In a Vase on Monday – Healing Energy

The events of the past week have left me non-plussed. A vocabulary word provided by an old friend’s ninety year old father. Non-plussed from the dictionary “surprised and confused so much they are unsure how to react.” My husband and I sat in our living room, open mouthed, watching events unfold in the United States of America I would have never dreamed possible. I decided a vase reflecting the colors of another crystal with healing energy from my father’s collection was in order. The vase is a Fostoria crystal container that belonged to my mother in law. My husband refers to them as butterscotch pudding bowls. I have no idea what they are really for, but they make a good vase.

My father, the geology professor, has been gone since 2003. I have family rocks. I think this is a Flourite crystal. They are known for their multi colored hues. This one is purple and coke bottle green with some greys and whites. They are know for their healing energy, I think that energy should be tapped wherever we can find it. Energymuse.com says this about Flourite – “The perfect prescription for a case of existential burnout, the purple color in the Fluorite crystal help you discover your divine purpose in life. It opens and stimulates the third eye chakra, clearing the way for spiritual expansion and a deeper sense of inner peace.” Existential burnout! Yep, you’re looking at it. The instructions go on to say carry the crystal with you.

The flowers in this vase are – in purple, Lantana of unknown origin; in white, Sweet Begonias (Begonia odorata ‘alba’); green and pink flowers are buds of Tropical Hydrangea (Dombeya wallachii); solid purple foliage is Purple Queen (Setcreasea pallida); varigated purple foliage is Transcandentia zebrina; green background foliage is Asparagus Fern.

Just for fun, I did another vase. I call this one the Pea shooter. The vase is a shot glass for tequila from my favorite niece’s wedding. The peas are the Bromeliad in the vase – this is an Aechmea Bromeliad, very weird flower that looked like canned peas to me. The curl is dried Blanchetiana Bromeliad foliage and the greenery is the other Asparagus fern that pops up in my garden.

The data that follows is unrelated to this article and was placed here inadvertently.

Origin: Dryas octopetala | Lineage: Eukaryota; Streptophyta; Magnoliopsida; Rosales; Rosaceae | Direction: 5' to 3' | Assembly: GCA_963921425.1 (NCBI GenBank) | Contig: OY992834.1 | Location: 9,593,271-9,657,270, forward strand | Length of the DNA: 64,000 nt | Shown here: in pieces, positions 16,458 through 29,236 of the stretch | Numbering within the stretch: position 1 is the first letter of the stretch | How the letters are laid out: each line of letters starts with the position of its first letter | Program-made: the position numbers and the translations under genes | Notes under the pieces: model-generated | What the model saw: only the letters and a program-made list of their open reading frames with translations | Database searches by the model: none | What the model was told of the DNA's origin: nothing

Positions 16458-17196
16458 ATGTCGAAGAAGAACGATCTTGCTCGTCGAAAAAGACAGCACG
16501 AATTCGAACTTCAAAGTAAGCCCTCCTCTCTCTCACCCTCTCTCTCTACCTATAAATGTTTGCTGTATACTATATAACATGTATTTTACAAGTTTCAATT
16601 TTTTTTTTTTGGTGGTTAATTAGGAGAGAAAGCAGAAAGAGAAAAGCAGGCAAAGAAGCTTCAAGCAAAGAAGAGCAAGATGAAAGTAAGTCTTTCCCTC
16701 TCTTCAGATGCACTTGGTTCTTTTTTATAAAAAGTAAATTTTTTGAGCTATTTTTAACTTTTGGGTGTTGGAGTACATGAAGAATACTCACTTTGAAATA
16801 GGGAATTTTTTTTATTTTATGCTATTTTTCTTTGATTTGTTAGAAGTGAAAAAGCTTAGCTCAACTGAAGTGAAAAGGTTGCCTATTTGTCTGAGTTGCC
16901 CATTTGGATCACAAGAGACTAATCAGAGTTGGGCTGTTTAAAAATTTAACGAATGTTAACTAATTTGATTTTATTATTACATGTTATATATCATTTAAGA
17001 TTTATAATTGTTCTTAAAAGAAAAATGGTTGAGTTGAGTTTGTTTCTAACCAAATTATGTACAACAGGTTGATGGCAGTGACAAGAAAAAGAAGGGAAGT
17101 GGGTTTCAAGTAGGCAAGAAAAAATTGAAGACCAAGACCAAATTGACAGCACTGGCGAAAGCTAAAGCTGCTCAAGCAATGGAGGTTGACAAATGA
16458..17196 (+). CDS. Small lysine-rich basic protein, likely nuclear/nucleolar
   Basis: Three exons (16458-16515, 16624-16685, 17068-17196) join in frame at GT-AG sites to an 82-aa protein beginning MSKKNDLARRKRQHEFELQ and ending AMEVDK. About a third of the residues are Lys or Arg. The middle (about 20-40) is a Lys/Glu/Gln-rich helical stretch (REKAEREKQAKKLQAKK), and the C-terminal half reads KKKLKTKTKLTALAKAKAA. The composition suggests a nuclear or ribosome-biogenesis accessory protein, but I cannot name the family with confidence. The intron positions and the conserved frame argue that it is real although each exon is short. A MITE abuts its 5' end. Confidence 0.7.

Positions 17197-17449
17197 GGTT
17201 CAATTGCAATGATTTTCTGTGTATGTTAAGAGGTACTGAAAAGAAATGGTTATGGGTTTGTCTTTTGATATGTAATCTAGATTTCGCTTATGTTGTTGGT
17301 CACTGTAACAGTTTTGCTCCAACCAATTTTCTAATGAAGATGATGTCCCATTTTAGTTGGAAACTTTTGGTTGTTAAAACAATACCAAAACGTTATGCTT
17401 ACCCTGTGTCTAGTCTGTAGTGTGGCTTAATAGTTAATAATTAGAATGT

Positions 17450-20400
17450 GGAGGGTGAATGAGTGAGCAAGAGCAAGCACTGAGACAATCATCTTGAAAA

Anybody else need a shot of tequila?

Thanks always to Cathy at http://www.ramblinginthegarden.wordpress.com for hosting In a Vase on Monday. To see more vases (likely without tequila) visit the link….

Happy Gardening!

In a Vase on Monday – Spring into 2021

I dressed my vase in winter whites this Monday, adding a catapult of red dried Bromeliad foliage ribbon to sling purifying white crystal energy into this new year. The crystals are White Quartz; certainly collected in the field by my father, the geology professor. It seems White Quartz has the properties to purify negative energy and is recommended for spiritual healing. I am thinking of where to place these crystals for maximum effect. We have never needed the White Quartz more.

A closer view:

The white flowers and foliage are from Sweet Begonias, (Begonia odorata ‘alba’) a bulletproof perennial in my garden. These grow in sugar sand and near total shade, they are irrigated and flower off and on year round while lending coarse green texture to the garden. The Sweet Begonias amaze me, I would have wilted if left where they thrive. The red catapult is a remnant of my Christmas wreath. I wrapped the wreath with Bromeliad foliage and was left with some long dried curls – I thought they were kind of cool and saved them. The decorations would have lasted longer. Not wishing to tempt fate, I took everything down..is it only the American Deep South that thinks all decorations must be down before January 1st or bad luck will haunt you in the new year?? I am hoping for double good luck with the crystals!

Another view:

More winter whites from my garden. The spikes on the right hand side of the image are buds for the flower stalk of Snake Plant, Mother In Laws Tongue..etc. Sansevieria, if you want the Latin. The Snake Plant infests my garden, and it literally takes a bulldozer to get rid of it. The off white spikes are from Juba Bush (Iresine diffusa) a Florida native that just appeared one day. Ferns are Asian Sword Ferns, another lovely interloper.